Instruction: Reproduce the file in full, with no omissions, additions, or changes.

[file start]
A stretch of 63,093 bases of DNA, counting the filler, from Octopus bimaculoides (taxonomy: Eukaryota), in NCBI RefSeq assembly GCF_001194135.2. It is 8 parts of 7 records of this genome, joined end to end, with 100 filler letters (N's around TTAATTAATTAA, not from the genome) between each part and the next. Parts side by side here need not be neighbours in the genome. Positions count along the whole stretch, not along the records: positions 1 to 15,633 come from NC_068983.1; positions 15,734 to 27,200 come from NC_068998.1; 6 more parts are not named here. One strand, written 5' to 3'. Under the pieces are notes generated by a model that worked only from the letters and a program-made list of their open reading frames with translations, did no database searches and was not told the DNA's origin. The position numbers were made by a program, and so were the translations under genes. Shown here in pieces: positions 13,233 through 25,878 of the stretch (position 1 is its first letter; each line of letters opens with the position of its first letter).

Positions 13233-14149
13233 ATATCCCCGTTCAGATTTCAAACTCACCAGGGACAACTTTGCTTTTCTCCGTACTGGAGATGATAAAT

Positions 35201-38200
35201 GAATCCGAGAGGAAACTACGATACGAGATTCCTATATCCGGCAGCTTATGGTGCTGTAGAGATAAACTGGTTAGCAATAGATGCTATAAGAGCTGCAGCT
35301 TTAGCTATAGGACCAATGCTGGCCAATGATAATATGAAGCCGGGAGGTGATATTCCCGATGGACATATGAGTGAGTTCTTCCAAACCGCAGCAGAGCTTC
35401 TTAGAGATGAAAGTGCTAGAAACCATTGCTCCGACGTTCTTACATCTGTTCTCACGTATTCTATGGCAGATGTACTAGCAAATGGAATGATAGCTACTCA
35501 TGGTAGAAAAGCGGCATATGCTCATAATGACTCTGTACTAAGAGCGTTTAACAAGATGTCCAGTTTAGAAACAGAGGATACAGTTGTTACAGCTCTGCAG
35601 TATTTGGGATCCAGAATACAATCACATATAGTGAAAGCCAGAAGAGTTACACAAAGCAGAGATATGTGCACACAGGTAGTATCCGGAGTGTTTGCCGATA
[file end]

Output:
A stretch of 63,093 bases of DNA, counting the filler, from Octopus bimaculoides (taxonomy: Eukaryota), in NCBI RefSeq assembly GCF_001194135.2. It is 8 parts of 7 records of this genome, joined end to end, with 100 filler letters (N's around TTAATTAATTAA, not from the genome) between each part and the next. Parts side by side here need not be neighbours in the genome. Positions count along the whole stretch, not along the records: positions 1 to 15,633 come from NC_068983.1; positions 15,734 to 27,200 come from NC_068998.1; 6 more parts are not named here. One strand, written 5' to 3'. Under the pieces are notes generated by a model that worked only from the letters and a program-made list of their open reading frames with translations, did no database searches and was not told the DNA's origin. The position numbers were made by a program, and so were the translations under genes. Shown here in pieces: positions 13,233 through 25,878 of the stretch (position 1 is its first letter; each line of letters opens with the position of its first letter).

Positions 13233-14149
13233 ATATCCCCGTTCAGATTTCAAACTCACCAGGGACAACTTTGCTTTTCTCCGTACTGGAGATGATAAAT

Positions 35201-38200
35201 GAATCCGAGAGGAAACTACGATACGAGATTCCTATATCCGGCAGCTTATGGTGCTGTAGAGATAAACTGGTTAGCAATAGATGCTATAAGAGCTGCAGCT
35301 TTAGCTATAGGACCAATGCTGGCCAATGATAATATGAAGCCGGGAGGTGATATTCCCGATGGACATATGAGTGAGTTCTTCCAAACCGCAGCAGAGCTTC
35401 TTAGAGATGAAAGTGCTAGAAACCATTGCTCCGACGTTCTTACATCTGTTCTCACGTATTCTATGGCAGATGTACTAGCAAATGGAATGATAGCTACTCA
35501 TGGTAGAAAAGCGGCATATGCTCATAATGACTCTGTACTAAGAGCGTTTAACAAGATGTCCAGTTTAGAAACAGAGGATACAGTTGTTACAGCTCTGCAG
35601 TATTTGGGATCCAGAATACAATCACATATAGTGAAAGCCAGAAGAGTTACACAAAGCAGAGATATGTGCACACAGGTAGTATCCGGAGTGTTTGCCGATA